Wednesday, July 27, 2016

Doxologies and Dirges

Some say it is the worst of times and paint a dismal picture dark with gloom and despair.  Some say it is the best of times and paint with bright colors the canvas of the future.  Certainly our time is not the worst of times when we consider past history.  For example, in 1665 the Great Plague swept over the city of London leaving in its wake about 70,000 dead.  Then came the great fire of 1666, which destroyed four-fifths of the city.  Samuel Pepys viewed the destruction around him and wrote in his diary:  “All is death and despair.  I do not believe we shall ever recover from this double tragedy.”

Not all shared the pessimism of Pepys.  John Dryden wrote “Annus Mirabilis” (Year of Wonders) in 1666.  Samuel Johnson said that Dryden used the phrase “annus mirablilis” because it was a wonder that things were not worse.  In his poem, Dryden describes the tragic Plague and the Great Fire and yet he speaks of his own deep spirit of optimism.  After the fire is spent, he imagines a new city of London rising from the ashes “with silver paved, and all divine with gold” which will last until the “death of time.”  Bishop Key, a prominent clergyman of the period, also lived through these disasters.  His response to the challenges of the time was  to pen the words that we now call “The Doxology:”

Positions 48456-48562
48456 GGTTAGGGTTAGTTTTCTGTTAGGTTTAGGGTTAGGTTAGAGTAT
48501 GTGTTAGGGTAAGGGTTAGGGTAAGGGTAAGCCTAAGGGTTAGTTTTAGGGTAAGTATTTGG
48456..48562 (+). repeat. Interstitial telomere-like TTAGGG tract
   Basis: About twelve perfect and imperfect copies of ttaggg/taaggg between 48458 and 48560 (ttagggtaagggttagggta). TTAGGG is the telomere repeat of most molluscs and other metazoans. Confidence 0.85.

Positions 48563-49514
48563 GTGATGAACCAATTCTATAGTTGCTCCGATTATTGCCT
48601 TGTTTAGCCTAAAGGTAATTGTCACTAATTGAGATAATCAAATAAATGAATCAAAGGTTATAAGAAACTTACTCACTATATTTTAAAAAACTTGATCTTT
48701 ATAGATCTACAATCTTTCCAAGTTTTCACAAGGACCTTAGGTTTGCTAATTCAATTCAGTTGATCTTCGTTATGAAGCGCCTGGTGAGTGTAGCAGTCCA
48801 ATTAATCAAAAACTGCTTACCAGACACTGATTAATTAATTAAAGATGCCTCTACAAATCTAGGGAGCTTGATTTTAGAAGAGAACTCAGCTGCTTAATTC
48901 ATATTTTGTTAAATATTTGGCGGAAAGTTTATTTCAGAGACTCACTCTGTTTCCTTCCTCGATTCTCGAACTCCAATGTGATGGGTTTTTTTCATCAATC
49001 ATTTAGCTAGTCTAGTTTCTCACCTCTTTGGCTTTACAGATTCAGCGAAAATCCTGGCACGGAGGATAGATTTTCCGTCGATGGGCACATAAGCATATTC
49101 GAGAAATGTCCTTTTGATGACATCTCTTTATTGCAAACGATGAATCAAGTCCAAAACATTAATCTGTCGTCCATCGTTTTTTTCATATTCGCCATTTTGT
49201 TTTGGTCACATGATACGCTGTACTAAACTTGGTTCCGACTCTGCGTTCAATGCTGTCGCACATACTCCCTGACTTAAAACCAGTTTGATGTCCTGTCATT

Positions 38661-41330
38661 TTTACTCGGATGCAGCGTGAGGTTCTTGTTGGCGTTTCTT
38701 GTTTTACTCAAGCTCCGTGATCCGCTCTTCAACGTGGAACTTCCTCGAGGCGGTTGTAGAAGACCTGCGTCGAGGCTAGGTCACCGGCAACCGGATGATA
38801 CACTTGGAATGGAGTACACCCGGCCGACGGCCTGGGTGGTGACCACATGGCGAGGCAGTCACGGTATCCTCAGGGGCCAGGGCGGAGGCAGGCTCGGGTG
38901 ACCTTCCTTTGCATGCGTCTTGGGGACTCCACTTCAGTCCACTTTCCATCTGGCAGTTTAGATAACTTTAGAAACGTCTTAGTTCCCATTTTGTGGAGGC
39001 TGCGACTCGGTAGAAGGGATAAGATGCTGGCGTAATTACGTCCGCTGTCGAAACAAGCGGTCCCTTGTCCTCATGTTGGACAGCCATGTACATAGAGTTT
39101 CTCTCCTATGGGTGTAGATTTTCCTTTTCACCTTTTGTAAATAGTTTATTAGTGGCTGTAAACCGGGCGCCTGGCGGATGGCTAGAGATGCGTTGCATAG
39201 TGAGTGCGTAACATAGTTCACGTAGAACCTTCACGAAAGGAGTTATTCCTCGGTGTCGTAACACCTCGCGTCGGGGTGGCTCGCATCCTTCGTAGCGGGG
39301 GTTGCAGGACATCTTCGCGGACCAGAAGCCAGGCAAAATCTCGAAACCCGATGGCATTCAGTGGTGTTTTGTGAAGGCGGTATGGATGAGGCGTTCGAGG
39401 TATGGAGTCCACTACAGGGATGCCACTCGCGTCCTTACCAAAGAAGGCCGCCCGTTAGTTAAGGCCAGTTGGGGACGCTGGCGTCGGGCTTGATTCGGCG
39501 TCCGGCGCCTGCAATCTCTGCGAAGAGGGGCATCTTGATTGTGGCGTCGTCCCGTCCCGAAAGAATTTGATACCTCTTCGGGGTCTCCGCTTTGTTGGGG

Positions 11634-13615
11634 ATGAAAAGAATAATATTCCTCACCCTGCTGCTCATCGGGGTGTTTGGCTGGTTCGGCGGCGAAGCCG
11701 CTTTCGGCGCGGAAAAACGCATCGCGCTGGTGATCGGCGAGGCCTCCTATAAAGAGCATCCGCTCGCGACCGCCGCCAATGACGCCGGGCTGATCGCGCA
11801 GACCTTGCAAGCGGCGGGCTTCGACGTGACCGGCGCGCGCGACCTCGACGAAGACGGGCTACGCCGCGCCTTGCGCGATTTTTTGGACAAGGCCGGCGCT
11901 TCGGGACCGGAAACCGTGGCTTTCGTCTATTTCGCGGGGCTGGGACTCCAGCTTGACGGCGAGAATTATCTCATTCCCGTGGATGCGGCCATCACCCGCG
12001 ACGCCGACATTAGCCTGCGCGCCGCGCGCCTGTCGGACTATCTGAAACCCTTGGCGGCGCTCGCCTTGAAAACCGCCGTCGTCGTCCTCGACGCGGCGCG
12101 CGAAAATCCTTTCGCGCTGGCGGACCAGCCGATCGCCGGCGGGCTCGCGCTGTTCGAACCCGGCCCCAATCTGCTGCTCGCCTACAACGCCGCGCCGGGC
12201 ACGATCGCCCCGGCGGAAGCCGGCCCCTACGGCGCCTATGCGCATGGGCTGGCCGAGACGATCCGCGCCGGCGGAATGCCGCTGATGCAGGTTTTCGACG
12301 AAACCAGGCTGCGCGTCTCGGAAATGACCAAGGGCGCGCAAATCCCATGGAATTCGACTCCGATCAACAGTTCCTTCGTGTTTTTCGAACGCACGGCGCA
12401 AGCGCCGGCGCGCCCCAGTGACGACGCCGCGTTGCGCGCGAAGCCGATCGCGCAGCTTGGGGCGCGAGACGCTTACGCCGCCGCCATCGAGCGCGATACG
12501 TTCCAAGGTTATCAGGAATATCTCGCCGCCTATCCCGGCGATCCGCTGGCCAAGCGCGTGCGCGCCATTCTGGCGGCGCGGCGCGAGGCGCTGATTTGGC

Praise God, from whom all blessings flow;
Praise Him, all creatures here below;
Praise Him above, ye heavenly hosts….;

In our time there are many who see nothing but darkness.  Their songs are dirges.  Their central theme is despair.  Their attitude is cynical and their spirit is devoid of hope.  Their primary message is one of “doom and gloom.”  They are down on people who are different; they stand against the stream of time and science, blind to anything positive in the world around them (wanting to go back to a time and place that is no more) and they are afraid, angry, paranoid, frustrated, as well as immersed in self-pity.

To be sure, there are harsh realities in our time, challenges that seem insurmountable, but I’d rather sing a doxology than spend my life singing a dirge.  With Jean Jaures, it seems to me our wisest course is to “Take from the altars of the past the fire—not the ashes.”

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